Machine Learning Predicting Atrial Fibrillation as an Adverse Event in the Warfarin and Aspirin in Reduced Cardiac Ejection Fraction (WARCEF) Trial.

Gue, Ying ORCID: 0000-0001-9994-8915, Correa, Elon, Thompson, John LP, Homma, Shunichi, Qian, Min and Lip, Gregory YH ORCID: 0000-0002-7566-1626
(2023) Machine Learning Predicting Atrial Fibrillation as an Adverse Event in the Warfarin and Aspirin in Reduced Cardiac Ejection Fraction (WARCEF) Trial. The American journal of medicine, 136 (11). 1099-1108.e2.

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<h4>Background</h4>Atrial fibrillation and heart failure commonly coexist due to shared pathophysiological mechanisms. Prompt identification of patients with heart failure at risk of developing atrial fibrillation would allow clinicians the opportunity to implement appropriate monitoring strategy and timely treatment, reducing the impact of atrial fibrillation on patients' health.<h4>Methods</h4>Four machine learning models combined with logistic regression and cluster analysis were applied post hoc to patient-level data from the Warfarin and Aspirin in Patients with Heart Failure and Sinus Rhythm (WARCEF) trial to identify factors that predict development of atrial fibrillation in patients with heart failure.<h4>Results</h4>Logistic regression showed that White divorced patients have a 1.75-fold higher risk of atrial fibrillation than White patients reporting other marital statuses. By contrast, similar analysis suggests that non-White patients who live alone have a 2.58-fold higher risk than those not living alone. Machine learning analysis also identified "marital status" and "live alone" as relevant predictors of atrial fibrillation. Apart from previously well-recognized factors, the machine learning algorithms and cluster analysis identified 2 distinct clusters, namely White and non-White ethnicities. This should serve as a reminder of the impact of social factors on health.<h4>Conclusion</h4>The use of machine learning can prove useful in identifying novel cardiac risk factors. Our analysis has shown that "social factors," such as living alone, may disproportionately increase the risk of atrial fibrillation in the under-represented non-White patient group with heart failure, highlighting the need for more studies focusing on stratification of multiracial cohorts to better uncover the heterogeneity of atrial fibrillation.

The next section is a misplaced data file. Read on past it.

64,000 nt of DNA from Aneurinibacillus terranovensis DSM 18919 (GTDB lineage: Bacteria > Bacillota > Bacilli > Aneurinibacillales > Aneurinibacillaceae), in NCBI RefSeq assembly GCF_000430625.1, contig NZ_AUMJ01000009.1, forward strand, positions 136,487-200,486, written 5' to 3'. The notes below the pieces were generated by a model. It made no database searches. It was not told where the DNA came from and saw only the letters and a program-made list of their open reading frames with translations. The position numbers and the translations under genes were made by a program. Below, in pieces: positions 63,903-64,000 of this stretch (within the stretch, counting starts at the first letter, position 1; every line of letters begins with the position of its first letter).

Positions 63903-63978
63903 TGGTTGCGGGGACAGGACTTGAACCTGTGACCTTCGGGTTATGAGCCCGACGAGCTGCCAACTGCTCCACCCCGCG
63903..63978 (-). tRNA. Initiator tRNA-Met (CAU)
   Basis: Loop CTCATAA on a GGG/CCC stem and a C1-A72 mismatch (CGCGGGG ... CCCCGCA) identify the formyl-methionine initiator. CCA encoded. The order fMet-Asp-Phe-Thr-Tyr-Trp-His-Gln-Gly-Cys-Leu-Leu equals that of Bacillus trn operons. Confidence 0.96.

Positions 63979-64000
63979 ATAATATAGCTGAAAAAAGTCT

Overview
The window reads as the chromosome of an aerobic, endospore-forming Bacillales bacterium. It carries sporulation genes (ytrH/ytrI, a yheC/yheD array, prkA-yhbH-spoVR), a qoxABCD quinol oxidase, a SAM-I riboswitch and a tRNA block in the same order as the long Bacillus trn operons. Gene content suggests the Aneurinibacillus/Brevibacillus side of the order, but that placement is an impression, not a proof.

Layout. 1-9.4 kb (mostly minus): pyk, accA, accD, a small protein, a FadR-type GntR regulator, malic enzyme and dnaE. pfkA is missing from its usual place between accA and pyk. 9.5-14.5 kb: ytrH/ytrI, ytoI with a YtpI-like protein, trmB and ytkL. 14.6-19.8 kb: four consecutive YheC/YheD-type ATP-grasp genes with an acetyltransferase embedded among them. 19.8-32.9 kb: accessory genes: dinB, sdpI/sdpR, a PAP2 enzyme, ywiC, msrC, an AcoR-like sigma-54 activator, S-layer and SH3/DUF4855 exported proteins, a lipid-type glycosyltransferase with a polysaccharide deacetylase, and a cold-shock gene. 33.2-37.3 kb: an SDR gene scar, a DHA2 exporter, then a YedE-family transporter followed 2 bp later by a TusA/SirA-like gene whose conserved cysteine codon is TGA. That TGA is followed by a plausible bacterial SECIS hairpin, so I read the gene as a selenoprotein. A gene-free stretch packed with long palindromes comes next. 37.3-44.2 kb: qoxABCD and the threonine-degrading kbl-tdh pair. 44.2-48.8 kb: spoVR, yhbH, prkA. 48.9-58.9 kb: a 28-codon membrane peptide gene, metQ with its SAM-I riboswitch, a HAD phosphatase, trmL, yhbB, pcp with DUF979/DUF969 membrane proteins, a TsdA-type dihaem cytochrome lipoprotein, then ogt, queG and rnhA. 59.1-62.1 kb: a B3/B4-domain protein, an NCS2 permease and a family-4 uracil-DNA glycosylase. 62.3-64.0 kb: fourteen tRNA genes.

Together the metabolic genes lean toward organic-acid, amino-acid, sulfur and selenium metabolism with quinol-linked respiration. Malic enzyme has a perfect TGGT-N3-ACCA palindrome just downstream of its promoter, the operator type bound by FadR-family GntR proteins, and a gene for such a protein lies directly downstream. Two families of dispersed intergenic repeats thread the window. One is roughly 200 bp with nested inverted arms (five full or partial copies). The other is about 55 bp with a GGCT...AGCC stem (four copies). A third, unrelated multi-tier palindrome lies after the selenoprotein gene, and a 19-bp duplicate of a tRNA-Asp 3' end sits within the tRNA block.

Item Type: Article
Uncontrolled Keywords: Atrial fibrillation, Heart failure, Machine learning, Racial disparity, Social factors
Divisions: Faculty of Health and Life Sciences
Faculty of Health and Life Sciences > Institute of Life Courses and Medical Sciences
Depositing User: Symplectic Admin
Date Deposited: 05 Sep 2023 14:39
Last Modified: 10 Nov 2023 14:02
DOI: 10.1016/j.amjmed.2023.07.019
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